Referring now to FIGS. 2 and 3, the processor 18 is programmed to convert the digitized sine and cosine values to a shaft angular position value using a suitable prior art resolver algorithm. In a specific embodiment of the invention, the processor 18 is programmed to divide each 360 degree shaft revolution into eight 45-degree sectors as illustrated in FIG. 2. Based on the values and/or state of the cosine and sine functions relative to one another, the processor 18 determines in which one of the eight sectors the reference point of the shaft lies. Then, based on these sine and cosine values, it calculates an angular position of the reference within the sectors. To correct for inaccuracies and distortions associated with the resolver outputs, a decoding correction factor (illustrated in FIG. 3) is applied to the calculated shaft angular position. The processor 18 uses the estimated shaft correction factor within a segment to address and to fetch a correction factor from a look-up table. The angular position of the sector is added to the calculated shaft angular position within a sector in order to obtain the corrected shaft angular position.

These correction factors (illustrated in FIG. 3), may be determined empirically by comparing the calculated angular position with the measured position for each resolver, or a class of resolvers, and storing the corrected factors. The correction factor may be addressed by the estimated angular position level and the sector. The corrected value of the shaft angular position within a sector and the sector number are used to determine the shaft angular position "A" within a 360-degree revolution.

FIG. 4 shows one specific embodiment of the excitation circuit 16, here shown as a discrete component embodiment, although it will be appreciated that the circuit 16 could be implemented as a single integrated circuit. The NPN, PNP transistor pair alternatively couple an output 60 to plus V (e.g. +5 volts) and ground depending on the state of a square wave input 62. A capacitor 64 blocks any d.c. voltage from the output 60, and the diodes across the transistors provide a current path for current flow as the input changes. FIG. 5 shows one specific example of a receiver circuit using two operational amplifiers 66 and 68 with a common reference 70 for scaling the peak-to-peak value of the resolver sine and cosine outputs to a desired value to input to the processor 18 and for providing a voltage offset to accommodate the unipolar inputs of the processor of the sine and cosine values changes at zero volts.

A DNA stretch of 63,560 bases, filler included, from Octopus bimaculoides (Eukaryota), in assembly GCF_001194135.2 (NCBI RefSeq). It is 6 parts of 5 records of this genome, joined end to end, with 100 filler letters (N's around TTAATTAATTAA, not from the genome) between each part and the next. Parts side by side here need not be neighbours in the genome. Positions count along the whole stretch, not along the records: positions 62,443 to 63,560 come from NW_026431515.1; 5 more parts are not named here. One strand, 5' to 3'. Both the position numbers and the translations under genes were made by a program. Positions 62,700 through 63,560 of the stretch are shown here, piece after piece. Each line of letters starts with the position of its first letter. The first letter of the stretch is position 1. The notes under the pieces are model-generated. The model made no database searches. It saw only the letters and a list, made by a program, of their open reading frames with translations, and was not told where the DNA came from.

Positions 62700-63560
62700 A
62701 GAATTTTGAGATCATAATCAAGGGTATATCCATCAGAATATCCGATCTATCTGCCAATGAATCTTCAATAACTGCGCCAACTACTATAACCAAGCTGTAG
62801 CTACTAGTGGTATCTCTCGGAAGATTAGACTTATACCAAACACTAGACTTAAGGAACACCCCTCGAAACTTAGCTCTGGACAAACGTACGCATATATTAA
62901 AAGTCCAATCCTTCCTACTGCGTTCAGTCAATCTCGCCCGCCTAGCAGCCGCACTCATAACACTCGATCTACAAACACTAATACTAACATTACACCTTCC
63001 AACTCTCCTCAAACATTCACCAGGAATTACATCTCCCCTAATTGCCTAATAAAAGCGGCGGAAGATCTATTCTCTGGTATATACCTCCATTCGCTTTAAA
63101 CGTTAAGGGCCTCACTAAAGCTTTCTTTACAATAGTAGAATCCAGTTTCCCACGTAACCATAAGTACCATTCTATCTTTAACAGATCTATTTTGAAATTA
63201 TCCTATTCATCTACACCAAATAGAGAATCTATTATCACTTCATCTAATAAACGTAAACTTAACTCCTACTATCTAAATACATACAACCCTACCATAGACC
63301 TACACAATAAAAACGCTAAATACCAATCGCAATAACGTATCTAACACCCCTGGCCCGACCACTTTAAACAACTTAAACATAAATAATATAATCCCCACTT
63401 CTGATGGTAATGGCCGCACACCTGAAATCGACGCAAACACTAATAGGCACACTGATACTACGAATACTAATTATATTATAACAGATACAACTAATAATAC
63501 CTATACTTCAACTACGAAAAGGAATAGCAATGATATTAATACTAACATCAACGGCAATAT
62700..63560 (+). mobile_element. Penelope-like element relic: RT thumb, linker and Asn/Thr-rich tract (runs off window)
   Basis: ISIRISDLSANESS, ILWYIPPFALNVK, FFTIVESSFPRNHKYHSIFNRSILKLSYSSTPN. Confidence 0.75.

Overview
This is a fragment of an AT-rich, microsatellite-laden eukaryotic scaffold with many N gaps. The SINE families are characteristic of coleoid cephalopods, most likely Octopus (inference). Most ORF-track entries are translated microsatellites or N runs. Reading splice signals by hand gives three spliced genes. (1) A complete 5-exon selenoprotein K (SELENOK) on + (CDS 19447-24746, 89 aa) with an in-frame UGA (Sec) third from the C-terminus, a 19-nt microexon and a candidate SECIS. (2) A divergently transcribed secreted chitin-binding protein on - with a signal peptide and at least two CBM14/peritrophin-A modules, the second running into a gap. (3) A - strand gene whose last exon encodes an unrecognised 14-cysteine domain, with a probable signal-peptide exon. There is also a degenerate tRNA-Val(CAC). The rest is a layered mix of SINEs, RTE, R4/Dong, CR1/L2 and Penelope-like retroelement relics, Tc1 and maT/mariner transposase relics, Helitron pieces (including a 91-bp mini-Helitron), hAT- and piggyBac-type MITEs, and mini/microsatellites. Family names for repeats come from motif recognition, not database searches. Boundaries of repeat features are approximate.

FIG. 6 shows, in block diagram form, the system of the invention described above in use to provide sine wave commutation for a permanent magnet motor 72, and also control of motor speed. It will be appreciated that the system of this invention can provide these control functions in combination as shown here, or individually as desired, and that other control functions can be performed either in combination or individually. The shaft of the permanent magnet motor 72 is connected to a variable reluctance resolver 73 whose sine and cosine outputs are connected to a DSP processor 74 of the type described above in connection with FIGS. 1-6. The output A of the DSP processor 74, which represents the instantaneous angular position of the motor shaft, is coupled as an input to a suitable prior art angular position-to-sine wave commutation signal generator 76. The output of the signal generator 76 is coupled as an a feedback to a stator winding commutation switch 77, which commutates the power to the stator windings in accordance with sine wave function signals based upon the angular position of the shaft as in prior art sine wave commutation systems. Similarly, the shaft angular position output signal A can be coupled as an input to a suitable prior art shaft rotational speed signal generator 78 (e.g. speed equals the derivative of change in shaft position angle with respect to time) where the feedback signal is compared with a reference, and the error signal is used to control the output of the signal generator 76. The output of the signal generator 78 is coupled to the commutation signal generator 76, which is coupled to the commutation switch 77. Note that in this preferred embodiment, the functions of 74, 76, and 78 are all integrated together in a single motion control DSP integrated circuit chip 80 to minimize system cost.

While the invention has been described in terms of a single preferred embodiment, those skilled in the art will recognize that the invention can be practiced with modifications within the spirit and scope of the appended claims.

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Classifications
U.S. Classification318/605, 318/661, 318/400.23, 318/254.2
International ClassificationG01D5/244, G01D5/20, H02K24/00
Cooperative ClassificationG01D5/24452, H02K24/00, G01D5/2073, G01D5/2449
European ClassificationG01D5/244P3, G01D5/244R4, G01D5/20C4, H02K24/00